Conveyor-belt sushi chains divided in pricing strategies

Yomiuri Shimbun file photo
A Kura Sushi employee changes a price card on Sept. 30, the day before a price increase took effect, at an outlet in Osaka’s Minato Ward.

The conveyor belts carrying the plates constantly advance in the same direction, but the giant sushi chains are diverging in pricing strategy as the days of the ¥100 plate gradually recede into the past.

Sushiro, the largest chain in the industry, had kept the cheapest items on its menu at a before-tax ¥100 from the time of its founding in 1984, but in October raised the price at most outlets by ¥10 to a tax-included ¥120.

While the restaurant sector as a whole took a major hit during the pandemic, the conveyor-belt sushi industry continued to expand by catering to the demand for takeout and other needs. It is regarded as fiercely competitive.

But because the most popular items such as tuna and salmon are imported, prices have soared due to rising shipping costs and the weak yen.

In the food service industry, restaurants generally allocate 30% of the menu price to covering the food costs, but for conveyor-belt sushi operators, the percentage rises to around 50%, making them particularly vulnerable to rising prices.

“It pains us to further burden the consumer, but it is necessary to preserve the deliciousness of the sushi,” said Koichi Mizutome, the president of Food & Life Companies Ltd. that operates Sushiro, on the price hikes.

As a result of the higher prices, Sushiro sales declined 18% to 25% on a same-store basis in October and November from the same months a year earlier, despite seeing a 2% increase in per-customer spending. The number of customers also declined between 20% and 27%.

Heeding customer comments of feeling they are getting less value for their money, Sushiro is hoping to regain lost ground through campaigns and other means.

Kura Sushi, Inc., the second-largest chain, also raised the price on its ¥100 items in October.

Internally, the company had considered hiking prices numerous times as far back as 10 years ago, when rises in seafood prices first became noticeable. But it endured the pain and left unchanged prices that had been in place for the 38 years since it first entered the conveyor-belt sushi industry.

However, with no end in sight to rising seafood prices, President Kunihiko Tanaka said the company had no choice but to raise its price by ¥5 to a tax-included ¥115 at most of its outlets.

On the other hand, Kura Sushi also lowered the price of ¥220 items to ¥165 “to at least slightly relieve the burden resulting from the price hikes.” Currently, 50% of the menu is comprised of ¥115 items and 20% is ¥165 items, while the remaining 30% is for special items such as those featured in campaigns.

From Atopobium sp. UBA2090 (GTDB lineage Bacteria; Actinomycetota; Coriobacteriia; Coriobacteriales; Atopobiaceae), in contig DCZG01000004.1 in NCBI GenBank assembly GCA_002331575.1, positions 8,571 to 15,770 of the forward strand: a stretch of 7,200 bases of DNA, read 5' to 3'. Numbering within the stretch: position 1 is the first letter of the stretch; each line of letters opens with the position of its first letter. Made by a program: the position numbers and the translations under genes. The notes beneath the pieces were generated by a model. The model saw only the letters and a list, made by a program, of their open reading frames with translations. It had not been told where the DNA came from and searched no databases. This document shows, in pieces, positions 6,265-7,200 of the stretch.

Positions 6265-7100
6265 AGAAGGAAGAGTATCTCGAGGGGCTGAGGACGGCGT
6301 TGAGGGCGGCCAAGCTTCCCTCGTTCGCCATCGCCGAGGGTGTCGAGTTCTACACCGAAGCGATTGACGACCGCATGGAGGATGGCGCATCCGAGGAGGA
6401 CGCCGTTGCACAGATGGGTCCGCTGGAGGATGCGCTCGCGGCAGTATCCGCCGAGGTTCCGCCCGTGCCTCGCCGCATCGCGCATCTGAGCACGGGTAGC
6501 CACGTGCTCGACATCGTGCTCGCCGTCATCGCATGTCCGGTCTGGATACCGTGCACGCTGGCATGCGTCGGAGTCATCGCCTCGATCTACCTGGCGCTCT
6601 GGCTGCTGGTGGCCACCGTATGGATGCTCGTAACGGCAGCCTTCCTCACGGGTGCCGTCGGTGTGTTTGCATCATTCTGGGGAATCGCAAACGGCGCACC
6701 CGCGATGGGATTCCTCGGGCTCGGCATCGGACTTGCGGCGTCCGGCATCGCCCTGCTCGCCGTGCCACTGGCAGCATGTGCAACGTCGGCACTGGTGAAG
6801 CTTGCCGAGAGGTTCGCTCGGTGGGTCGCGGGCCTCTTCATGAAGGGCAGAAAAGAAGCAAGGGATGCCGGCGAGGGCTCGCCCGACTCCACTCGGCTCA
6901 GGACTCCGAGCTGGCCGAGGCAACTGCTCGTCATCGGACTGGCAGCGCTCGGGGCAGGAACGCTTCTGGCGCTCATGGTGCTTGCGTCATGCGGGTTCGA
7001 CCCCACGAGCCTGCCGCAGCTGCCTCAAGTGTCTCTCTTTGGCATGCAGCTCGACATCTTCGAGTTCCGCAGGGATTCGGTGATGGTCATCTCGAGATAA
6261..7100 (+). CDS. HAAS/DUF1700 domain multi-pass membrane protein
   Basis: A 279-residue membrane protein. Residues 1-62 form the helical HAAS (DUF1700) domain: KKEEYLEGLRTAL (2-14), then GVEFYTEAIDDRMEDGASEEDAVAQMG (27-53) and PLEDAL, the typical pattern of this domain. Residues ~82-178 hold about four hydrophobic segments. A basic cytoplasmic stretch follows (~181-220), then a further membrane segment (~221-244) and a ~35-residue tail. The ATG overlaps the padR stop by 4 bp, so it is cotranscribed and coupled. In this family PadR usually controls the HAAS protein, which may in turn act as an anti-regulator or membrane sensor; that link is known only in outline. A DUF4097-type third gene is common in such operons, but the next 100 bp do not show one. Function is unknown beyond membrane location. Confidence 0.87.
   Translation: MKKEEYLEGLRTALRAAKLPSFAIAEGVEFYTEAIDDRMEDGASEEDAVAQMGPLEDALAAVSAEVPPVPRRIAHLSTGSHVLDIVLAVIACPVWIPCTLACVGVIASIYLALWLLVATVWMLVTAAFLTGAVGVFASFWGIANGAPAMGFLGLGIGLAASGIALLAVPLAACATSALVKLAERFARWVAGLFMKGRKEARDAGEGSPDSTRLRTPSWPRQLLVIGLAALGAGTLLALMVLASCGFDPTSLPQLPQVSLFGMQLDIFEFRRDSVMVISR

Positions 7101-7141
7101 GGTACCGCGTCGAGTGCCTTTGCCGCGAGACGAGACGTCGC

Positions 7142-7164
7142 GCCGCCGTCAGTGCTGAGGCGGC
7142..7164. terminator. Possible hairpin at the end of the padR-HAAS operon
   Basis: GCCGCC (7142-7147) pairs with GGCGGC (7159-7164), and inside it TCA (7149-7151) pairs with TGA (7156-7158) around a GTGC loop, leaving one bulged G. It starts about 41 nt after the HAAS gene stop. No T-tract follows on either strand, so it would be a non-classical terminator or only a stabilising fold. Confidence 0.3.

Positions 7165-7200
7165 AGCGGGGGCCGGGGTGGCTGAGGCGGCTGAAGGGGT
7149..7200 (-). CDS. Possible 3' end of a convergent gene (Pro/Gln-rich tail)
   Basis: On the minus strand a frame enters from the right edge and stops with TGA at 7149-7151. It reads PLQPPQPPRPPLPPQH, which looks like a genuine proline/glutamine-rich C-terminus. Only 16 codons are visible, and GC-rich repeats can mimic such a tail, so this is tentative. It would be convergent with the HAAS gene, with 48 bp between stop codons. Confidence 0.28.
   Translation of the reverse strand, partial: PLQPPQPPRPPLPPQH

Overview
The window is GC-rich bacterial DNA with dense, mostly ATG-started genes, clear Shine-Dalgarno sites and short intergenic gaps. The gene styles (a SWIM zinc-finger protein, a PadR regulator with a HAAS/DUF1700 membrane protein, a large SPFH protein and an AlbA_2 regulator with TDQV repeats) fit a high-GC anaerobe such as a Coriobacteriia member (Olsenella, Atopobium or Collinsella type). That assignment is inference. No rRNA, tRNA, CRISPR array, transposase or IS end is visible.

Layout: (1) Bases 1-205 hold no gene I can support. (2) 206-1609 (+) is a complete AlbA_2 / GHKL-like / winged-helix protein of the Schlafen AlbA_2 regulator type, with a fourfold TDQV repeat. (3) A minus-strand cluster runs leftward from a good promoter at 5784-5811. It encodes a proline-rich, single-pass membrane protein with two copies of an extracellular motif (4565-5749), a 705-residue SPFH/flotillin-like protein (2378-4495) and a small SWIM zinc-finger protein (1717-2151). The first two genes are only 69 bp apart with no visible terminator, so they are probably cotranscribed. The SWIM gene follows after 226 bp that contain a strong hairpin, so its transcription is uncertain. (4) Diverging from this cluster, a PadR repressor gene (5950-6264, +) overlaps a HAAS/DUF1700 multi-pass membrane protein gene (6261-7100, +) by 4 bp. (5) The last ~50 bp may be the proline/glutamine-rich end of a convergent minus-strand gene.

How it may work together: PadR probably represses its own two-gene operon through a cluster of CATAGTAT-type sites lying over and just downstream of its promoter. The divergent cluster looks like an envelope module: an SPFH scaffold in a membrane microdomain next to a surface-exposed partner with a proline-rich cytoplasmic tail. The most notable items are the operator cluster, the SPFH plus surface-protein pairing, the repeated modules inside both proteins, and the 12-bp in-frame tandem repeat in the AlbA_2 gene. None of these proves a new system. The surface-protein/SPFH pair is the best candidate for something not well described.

The combination of price hikes and cuts and other means has resulted in a rise of about 5% in average customer spending on a same-store basis. The decline in the number of customers has remained steady at under 10%.

Some industry watchers speculate that Kura Sushi will displace Sushiro at the top if the latter doesn’t take further measures soon.

The Yomiuri Shimbun

Trying to catch the leaders

On the heels of the two leaders is No. 3 Hama-Sushi Co., which has maintained its basic before-tax price of ¥100 for tuna, salmon and other main items. Its parent company, Zensho Holdings Co., which also operates the gyudon beef bowl chain Sukiya, is preparing to take the giants on from a position of financial strength.

“Since October, outlets with competitors in their neighborhood in particular are seeing good customer traffic,” Zensho Executive Officer Kiyohiko Niwa said.

The Kappa Sushi chain, which was the industry leader through 2010 until it was displaced by Sushiro and is currently fourth, also focused on keeping prices low. One way it could do this was by expanding the number of ¥100 items to about 80, an increase of 50%, in September.

“It is just a fact that they have no choice but to keep prices low to differentiate themselves from the top players,” said Nobuo Yonekawa, a conveyor-belt sushi pundit. “But because rising costs are having a definite effect, the ¥100 plate will eventually disappear as long as quality is not sacrificed.”

As the companies vie for market share with different pricing strategies, harmful effects from excessive competition have also surfaced.

In late October, a former president at Kappa Create Co., which operates the Kappa Sushi chain, was among those indicted on suspicion of violating the Unfair Competition Prevention Law. The executive allegedly obtained data illegally from his former employer, Hama-Sushi, such as product costs and suppliers, and sent it to an executive at Kappa Create after becoming an adviser to that company.

“The channels for purchasing seafood for standard sushi are limited to a few seafood suppliers,” said a senior official of another sushi chain. “But each chain operator’s uniqueness comes out through the bargaining skills for purchasing items available for a limited time. I can understand why they felt compelled [to take the data].”

There has been a spate of scandals in the industry, including one in June when a Food & Life subsidiary deceptively advertised products that were out of stock, drawing an administrative order from the Consumer Affairs Agency to take measures to prevent a recurrence.